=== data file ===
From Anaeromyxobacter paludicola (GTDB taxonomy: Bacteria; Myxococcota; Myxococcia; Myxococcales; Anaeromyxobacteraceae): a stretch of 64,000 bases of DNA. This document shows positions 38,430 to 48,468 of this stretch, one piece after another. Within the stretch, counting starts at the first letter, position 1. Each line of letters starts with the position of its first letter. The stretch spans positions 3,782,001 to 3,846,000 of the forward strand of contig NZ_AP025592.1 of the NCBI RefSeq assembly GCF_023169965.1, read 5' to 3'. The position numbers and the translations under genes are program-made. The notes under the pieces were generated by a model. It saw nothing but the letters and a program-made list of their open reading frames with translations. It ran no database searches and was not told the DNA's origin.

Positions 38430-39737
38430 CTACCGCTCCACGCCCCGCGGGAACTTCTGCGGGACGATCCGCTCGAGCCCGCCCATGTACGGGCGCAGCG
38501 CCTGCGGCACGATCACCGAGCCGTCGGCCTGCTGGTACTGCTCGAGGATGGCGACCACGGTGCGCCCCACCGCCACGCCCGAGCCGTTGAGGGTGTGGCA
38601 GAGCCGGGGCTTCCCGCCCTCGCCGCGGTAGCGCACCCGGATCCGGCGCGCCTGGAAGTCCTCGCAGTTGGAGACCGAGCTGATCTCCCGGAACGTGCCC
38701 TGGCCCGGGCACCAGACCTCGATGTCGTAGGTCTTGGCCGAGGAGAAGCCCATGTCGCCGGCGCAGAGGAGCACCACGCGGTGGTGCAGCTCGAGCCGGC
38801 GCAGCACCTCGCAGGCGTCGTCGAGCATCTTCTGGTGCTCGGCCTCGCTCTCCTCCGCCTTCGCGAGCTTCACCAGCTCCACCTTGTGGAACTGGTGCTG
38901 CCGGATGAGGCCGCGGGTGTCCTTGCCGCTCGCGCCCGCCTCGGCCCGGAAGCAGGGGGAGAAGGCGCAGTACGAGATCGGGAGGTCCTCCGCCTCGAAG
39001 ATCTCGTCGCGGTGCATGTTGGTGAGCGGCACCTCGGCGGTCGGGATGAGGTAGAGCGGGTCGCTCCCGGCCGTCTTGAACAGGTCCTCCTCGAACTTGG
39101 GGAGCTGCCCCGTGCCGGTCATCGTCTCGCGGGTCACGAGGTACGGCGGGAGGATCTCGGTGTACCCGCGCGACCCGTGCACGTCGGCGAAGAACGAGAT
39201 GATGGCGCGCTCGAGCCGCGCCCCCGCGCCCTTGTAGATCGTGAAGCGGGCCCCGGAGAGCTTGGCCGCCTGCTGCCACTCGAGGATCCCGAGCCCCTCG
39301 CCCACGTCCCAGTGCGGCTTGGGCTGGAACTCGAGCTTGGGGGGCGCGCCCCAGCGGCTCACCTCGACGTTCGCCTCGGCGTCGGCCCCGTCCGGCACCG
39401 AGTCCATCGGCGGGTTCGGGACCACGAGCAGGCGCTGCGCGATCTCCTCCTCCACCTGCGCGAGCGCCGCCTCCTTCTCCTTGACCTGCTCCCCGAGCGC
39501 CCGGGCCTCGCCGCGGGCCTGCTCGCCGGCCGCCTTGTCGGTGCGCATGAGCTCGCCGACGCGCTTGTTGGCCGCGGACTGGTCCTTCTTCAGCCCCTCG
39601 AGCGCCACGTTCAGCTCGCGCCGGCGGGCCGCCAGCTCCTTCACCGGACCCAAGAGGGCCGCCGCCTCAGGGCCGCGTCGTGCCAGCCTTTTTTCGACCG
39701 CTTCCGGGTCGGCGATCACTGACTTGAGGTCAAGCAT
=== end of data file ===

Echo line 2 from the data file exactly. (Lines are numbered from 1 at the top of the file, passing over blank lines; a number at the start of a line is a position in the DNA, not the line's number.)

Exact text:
Positions 38430-39737